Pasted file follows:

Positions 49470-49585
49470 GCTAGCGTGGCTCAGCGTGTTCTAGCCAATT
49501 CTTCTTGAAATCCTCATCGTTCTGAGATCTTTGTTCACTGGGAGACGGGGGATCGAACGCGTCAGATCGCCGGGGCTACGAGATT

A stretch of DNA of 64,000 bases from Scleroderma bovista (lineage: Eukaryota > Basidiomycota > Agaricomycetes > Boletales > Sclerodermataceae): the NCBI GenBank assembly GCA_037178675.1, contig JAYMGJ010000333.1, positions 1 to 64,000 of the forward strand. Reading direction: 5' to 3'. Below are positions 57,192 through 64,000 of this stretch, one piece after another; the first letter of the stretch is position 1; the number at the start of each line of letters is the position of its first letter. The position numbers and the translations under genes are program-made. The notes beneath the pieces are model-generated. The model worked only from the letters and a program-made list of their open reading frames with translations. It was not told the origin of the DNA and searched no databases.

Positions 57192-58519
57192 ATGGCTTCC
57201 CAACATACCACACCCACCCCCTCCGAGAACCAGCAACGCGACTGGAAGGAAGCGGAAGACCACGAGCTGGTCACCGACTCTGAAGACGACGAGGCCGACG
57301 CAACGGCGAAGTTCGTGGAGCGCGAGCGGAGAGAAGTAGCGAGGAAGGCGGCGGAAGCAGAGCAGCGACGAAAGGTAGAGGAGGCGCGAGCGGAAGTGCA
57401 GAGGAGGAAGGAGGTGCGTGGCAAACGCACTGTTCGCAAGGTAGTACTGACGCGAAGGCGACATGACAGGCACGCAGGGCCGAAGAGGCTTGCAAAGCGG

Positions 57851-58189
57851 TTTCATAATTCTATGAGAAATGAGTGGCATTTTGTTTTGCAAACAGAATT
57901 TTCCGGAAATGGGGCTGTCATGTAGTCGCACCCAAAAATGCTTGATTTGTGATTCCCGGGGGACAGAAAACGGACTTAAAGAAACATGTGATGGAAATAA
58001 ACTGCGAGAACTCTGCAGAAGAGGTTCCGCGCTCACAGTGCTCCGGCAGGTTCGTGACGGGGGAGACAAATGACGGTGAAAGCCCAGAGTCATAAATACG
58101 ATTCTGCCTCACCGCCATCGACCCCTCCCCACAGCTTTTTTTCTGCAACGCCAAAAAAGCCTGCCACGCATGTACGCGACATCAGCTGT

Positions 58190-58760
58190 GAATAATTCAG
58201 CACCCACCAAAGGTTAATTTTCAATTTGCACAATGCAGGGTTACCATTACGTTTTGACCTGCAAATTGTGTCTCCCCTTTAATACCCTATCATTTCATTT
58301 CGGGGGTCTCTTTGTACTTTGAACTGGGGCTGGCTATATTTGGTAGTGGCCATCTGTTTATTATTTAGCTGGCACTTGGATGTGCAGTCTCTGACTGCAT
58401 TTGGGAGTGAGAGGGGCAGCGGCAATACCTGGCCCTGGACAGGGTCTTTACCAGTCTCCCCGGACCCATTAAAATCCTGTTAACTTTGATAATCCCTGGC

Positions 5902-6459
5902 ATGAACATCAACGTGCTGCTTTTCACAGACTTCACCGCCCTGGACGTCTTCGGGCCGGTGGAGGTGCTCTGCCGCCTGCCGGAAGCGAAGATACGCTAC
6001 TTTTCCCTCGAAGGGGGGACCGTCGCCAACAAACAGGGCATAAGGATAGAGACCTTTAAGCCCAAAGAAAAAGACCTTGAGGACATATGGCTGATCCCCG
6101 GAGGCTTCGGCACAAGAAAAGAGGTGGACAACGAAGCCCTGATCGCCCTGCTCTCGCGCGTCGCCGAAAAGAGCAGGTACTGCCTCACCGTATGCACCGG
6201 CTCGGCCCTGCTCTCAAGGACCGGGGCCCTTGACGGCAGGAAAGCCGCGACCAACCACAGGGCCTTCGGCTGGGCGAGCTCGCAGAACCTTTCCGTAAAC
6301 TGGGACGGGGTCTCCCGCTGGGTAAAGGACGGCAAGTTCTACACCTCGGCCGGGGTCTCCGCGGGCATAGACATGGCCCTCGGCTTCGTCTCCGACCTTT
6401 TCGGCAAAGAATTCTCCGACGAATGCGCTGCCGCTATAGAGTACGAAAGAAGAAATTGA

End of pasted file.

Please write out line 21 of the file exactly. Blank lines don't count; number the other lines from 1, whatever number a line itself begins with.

5902 ATGAACATCAACGTGCTGCTTTTCACAGACTTCACCGCCCTGGACGTCTTCGGGCCGGTGGAGGTGCTCTGCCGCCTGCCGGAAGCGAAGATACGCTAC